If a continuous exposure mode is operating before the new exposure rate, the last image would not be fully exposed and a valid frame 74 would not be asserted (see FIGS. 11A, 11B, 12A, 12B). If a continuous pulse exposure mode is operating before the new exposure rate, the last image would be fully exposed and a valid frame 74 would be generated (see FIGS. 9A, 9B, 10A, 10B). When a pulse or asynchronous pulse mode is functioning before the new exposure rate, and if the last image is read out after a beam blanking signal 54, before exposure under the new rate, the last image is valid and a valid frame 74 is asserted (see FIGS. 6B, 7A, 8A). Also, if the readout of the last image overlaps the exposure under the new rate, or if the last image is integrated with the first image of the new rate, the last image is discarded and valid frame 74 is not asserted (see FIGS. 6A, 7B, 8B).
Timing diagram FIGS. 6A-12B are set forth in pairs (i.e., 6A-6B, 7A-7B, 8A-8B, etc.). Each of these pairs are directed to differing exposure rate changes. For example, FIGS. 6A and 6B disclose timings for an exposure rate change from 15 fps to 7.5 fps during the frame #3 of the VDr signal. These exposure rate changes can occur at slightly different times during the same cycle. These differences affect the operation of the system resulting in somewhat different timing cycles. Such differences can be seen, for example, in the portions of the timing diagrams located after the exposure rate change as indicated in the Figures.
An alternative embodiment in which only valid images will be displayed on the image monitor display 50 during the transition period is to arrange the imaging system to control the generator. Thereby, the hardware and/or software can temporarily suspend the exposure rate change until the transition can be made without causing improperly exposed images.
At the end of any digital acquisition mode exposure, the last x-ray video image from the TV camera controller 56 may be fully exposed and is valid for digital processing and display. Previous digital imaging systems discard the current image frame when the exposure operation switch such as the foot switch 24 is off. This causes the loss of potentially useful images as the last x-ray video image is discarded even if it contains a useful image. The present invention provides a manner of determining whether the last acquired image is valid thereby allowing display of the last image if it is found to be valid.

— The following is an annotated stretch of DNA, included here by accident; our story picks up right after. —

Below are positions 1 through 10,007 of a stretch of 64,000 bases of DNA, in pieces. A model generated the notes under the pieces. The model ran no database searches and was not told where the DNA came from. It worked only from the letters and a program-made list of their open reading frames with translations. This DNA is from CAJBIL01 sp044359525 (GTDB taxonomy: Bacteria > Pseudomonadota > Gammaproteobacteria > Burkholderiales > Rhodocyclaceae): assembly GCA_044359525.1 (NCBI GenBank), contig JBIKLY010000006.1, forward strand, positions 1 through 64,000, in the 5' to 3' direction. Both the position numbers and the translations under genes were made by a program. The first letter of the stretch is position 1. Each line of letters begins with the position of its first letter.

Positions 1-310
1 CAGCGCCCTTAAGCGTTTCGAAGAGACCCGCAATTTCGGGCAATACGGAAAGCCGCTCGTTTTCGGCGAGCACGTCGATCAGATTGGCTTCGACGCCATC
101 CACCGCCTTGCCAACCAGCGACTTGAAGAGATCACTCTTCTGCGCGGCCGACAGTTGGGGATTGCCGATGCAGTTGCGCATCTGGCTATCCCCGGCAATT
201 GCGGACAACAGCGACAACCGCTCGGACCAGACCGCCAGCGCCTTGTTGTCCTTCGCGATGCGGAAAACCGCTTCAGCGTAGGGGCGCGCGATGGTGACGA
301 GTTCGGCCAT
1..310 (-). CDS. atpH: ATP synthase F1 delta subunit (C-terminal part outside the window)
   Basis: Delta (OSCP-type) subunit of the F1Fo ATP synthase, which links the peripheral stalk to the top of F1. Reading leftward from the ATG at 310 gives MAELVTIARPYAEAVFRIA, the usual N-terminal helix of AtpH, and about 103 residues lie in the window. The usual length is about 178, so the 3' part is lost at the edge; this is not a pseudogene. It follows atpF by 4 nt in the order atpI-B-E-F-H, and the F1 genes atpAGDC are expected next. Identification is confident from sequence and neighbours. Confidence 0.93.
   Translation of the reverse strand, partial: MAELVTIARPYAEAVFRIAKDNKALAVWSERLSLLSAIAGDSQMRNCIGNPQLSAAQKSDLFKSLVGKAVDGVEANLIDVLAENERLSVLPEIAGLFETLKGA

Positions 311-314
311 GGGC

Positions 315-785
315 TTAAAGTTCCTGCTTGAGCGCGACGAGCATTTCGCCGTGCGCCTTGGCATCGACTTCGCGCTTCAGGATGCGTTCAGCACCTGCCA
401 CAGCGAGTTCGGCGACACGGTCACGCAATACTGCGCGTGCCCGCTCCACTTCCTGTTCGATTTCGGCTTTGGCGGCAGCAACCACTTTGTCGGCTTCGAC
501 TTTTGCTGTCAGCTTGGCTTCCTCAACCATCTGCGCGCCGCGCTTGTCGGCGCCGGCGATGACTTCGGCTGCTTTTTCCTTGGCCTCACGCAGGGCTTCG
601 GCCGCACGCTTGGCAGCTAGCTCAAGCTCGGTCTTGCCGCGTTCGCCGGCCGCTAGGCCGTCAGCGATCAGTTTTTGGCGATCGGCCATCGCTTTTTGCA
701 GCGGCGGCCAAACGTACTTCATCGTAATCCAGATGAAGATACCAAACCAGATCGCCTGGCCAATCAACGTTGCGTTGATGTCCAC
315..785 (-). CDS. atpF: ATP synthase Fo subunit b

The digital imaging system 40 checks the time during the VDr 38 cycle that the operation switch 24 is released. If the x-ray exposure for that cycle has been completed before the operation switch is released, then a valid frame signal 74 indicates the exposure was a good image. However, if the operation switch 24 is released while the exposure is taking place, then the image will be marked as invalid.
FIGS. 4B-4D show a solid FS 64 which indicates ALE 66 has been cut short by the operation switch 24 (i.e. foot switch or hand switch). The dotted FS 64 in these FIGURES indicates ALE 66 is turned off by the automatic exposure control, and therefore, the last image is fully exposed. The dotted valid frame indicates the last frame is valid if ALE 66 is turned off before FS 64. In continuous exposure mode (see FIG. 4A), the ALE 66 is always turned off by the FS.
The digital exposure signal generator 86 generates an exposure signal which is sent to the x-ray generator 12, which in turn energizes the x-ray tube 10.
The invention has been described with reference to the preferred embodiment. Obviously, modifications and alterations will occur to others upon reading and understanding the preceding detailed description. It is intended that the invention be construed as including all such modifications and alterations insofar as they come within the scope of the appended claims or the equivalents thereof.
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|Clasificación de EE.UU.||348/162, 348/E05.086, 348/77|
|Clasificación internacional||H04N5/32, H05G1/60|
|Clasificación cooperativa||H04N5/32, H05G1/60|
|Clasificación europea||H05G1/60, H04N5/32|
|3 Sep 1992||AS||Assignment|
Owner name: PICKER INTERNATIONAL, INC. A CORPORATION OF NEW
Free format text: ASSIGNMENT OF ASSIGNORS INTEREST.;ASSIGNOR:WONG, HUNG Y.;REEL/FRAME:006283/0290
Effective date: 19920831
|30 Jun 1997||FPAY||Fee payment|
Year of fee payment: 4
|30 Oct 2001||REMI||Maintenance fee reminder mailed|
|5 Abr 2002||LAPS||Lapse for failure to pay maintenance fees|
|4 Jun 2002||FP||Expired due to failure to pay maintenance fee|
Effective date: 20020405